We changed the picture on this article at the request of the Bairo Pite clinic. The original picture was first published in the United Nations media library.
More than a decade after its war of independence, Timor-Leste must ready itself for a new fight – against HIV. The government and the Catholic church are working to tackle the problem, but socioeconomic challenges are holding back progress.
By Victoria Wah
People in many countries are celebrating the fact that HIV is no longer a death sentence. But for nations who are barely hanging on, like Timor-Leste, people living with HIV suffer a punishment worse than death.
Following its independence, the country’s Catholic Church led a campaign to dismantle commercial sex districts. However, this only forced the sex industry to go underground and resulted in the proliferation of HIV cases. In fact, the number of cases reported has soared from less than 10 cases per year between 2003 and 2005 to a shocking seven-times higher figure from 2012 to 2014.
Among the thousands of underground sex workers are HIV-positive university students, says Christina Wolla. She is a nun caring for people living with the condition and says these young people will go to school during the day and sell sex at night – pushed into doing so by economic factors. Clients of these students will then go home to their wives and increase the chances of transmission among unsuspecting families.
Challenges in the system
But this is not an easy problem to manage. The nation’s weak infrastructures mean that 50% of the population live below the poverty line; many people become sex workers as their only avenue for income. Timor-Leste also has one of the lowest adult literacy rates in the world – 50% of her citizens cannot read and write – making opportunities to share information on avoiding HIV difficult.
Meanwhile, HIV is not Timor-Leste’s only public health challenge. A positive diagnosis can accelerate the progress of other serious infections, some of which cause cancer and can be fatal. And where there is a prevalence of tuberculosis cases in Timor-Leste, HIV accelerates its progress. As such, Dr Dan Murphy, a prominent doctor in Bairo Pite Clinic of Dili, warns that HIV is the number one health concern for the country. He explains, “Having HIV makes active tuberculosis ten times more likely.”
The government responded with an action plan called the National HIV/AIDS Strategic Plan in 2011. This roadmap seeks to reduce HIV and AIDS mortality in East Timor by widening access to identification and treatment services for the public. However, most people that know their diagnosis avoid or delay seeking help.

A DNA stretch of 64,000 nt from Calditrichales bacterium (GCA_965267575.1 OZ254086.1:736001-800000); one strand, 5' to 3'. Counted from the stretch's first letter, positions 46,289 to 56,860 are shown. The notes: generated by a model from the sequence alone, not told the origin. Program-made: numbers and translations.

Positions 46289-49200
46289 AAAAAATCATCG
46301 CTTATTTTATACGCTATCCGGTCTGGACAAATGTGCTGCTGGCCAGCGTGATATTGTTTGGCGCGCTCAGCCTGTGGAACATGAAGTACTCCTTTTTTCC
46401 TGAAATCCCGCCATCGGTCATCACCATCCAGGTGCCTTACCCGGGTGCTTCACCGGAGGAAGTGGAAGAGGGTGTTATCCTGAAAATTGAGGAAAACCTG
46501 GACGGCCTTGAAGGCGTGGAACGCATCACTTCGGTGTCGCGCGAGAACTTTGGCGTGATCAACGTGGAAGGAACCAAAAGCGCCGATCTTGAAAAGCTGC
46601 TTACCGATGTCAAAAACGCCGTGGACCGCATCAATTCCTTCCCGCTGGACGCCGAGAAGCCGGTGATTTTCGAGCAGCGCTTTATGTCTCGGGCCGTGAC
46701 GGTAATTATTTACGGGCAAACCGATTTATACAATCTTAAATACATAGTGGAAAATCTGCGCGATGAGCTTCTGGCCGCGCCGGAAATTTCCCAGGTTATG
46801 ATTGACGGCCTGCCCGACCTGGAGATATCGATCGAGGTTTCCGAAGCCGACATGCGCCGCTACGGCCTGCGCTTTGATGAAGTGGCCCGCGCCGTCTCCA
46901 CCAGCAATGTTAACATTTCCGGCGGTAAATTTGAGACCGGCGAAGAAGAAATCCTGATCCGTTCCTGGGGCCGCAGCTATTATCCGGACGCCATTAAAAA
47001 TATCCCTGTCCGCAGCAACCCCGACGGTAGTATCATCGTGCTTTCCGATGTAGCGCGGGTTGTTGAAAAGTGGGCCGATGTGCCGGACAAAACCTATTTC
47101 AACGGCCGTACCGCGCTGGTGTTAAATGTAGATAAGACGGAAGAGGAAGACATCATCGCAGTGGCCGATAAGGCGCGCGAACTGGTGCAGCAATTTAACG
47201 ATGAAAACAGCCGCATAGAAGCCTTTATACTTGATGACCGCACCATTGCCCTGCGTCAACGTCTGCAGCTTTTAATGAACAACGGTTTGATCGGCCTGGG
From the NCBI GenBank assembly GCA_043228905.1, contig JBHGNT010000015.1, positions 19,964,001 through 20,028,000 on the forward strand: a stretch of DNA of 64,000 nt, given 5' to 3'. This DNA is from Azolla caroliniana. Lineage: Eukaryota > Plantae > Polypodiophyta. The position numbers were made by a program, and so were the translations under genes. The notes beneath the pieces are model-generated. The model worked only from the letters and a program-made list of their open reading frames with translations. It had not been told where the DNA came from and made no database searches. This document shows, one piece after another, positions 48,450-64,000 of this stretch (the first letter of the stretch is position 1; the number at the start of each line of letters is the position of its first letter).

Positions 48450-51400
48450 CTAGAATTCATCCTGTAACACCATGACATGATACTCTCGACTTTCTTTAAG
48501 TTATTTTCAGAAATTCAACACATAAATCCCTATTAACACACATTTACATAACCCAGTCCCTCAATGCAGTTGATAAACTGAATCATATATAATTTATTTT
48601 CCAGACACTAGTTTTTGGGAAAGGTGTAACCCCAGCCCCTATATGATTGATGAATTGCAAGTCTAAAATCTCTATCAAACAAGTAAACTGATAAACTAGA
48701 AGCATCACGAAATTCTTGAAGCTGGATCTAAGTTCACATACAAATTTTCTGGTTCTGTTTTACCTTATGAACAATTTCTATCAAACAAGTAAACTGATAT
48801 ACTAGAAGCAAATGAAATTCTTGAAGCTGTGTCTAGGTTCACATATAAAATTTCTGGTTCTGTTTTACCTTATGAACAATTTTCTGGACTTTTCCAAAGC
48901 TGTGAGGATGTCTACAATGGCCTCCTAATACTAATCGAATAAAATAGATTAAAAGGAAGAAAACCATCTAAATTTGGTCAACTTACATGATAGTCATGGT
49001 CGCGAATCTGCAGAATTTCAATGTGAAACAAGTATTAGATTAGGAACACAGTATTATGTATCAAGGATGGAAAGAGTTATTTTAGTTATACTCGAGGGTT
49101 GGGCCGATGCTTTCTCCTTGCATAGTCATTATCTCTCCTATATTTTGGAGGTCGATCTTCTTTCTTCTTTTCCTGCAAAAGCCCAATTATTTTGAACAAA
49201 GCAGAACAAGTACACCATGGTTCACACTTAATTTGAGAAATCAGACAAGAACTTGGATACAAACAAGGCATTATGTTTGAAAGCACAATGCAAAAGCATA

This is because having HIV in Timor-Leste carries with it a social stigma so infected individuals are stereotyped as having poor morals. This not only deters people from taking a test in the first place, but many innocent victims, like wives and children of those infected, find it hard to seek help. And so the chain continues down each generation. This delay or reluctance hinders the program’s effectiveness and prevents a decrease in the infection rate.
A lack of data
Furthermore, the government’s collection of inaccurately low HIV statistics has pacified the international community into believing the country’s epidemic is under control. This means that international efforts to combat this deadly disease have stagnated. In fact, not too long ago, the government and the World Health Organisation reported HIV prevalence as low as 0.2%. However, this is grossly inaccurate as it only focuses on high-risk groups, without a comprehensive national survey.
Furthermore, the country’s strong Catholic roots mean there is an unspoken yet widely eschewed custom of condemning the use of birth control. To tackle this, the Ministry of Health has engaged faith-based leaders who now say that birth control is not inherently evil, and can be used to prevent HIV transmission. This has not been widely accepted by the public yet.
Father Sebastian Gaguk, the rector of St Francis Assisi College in Timor-Leste, says that the church has been diligently providing sex education and HIV counselling through its vast network of Catholic schools. However, the problem was that this has not been effective due to a reluctance in accepting liberal beliefs. As a result, the statistics on increased contraception use are not encouraging.
As a general overview, national efforts to alleviate the rise of HIV and AIDS will always be limited if the government and community are only partially receptive. As such, it is hard to foresee a fall in the number of cases, or an increase in people seeking prevention or treatment. East Timor is a ticking AIDS time bomb.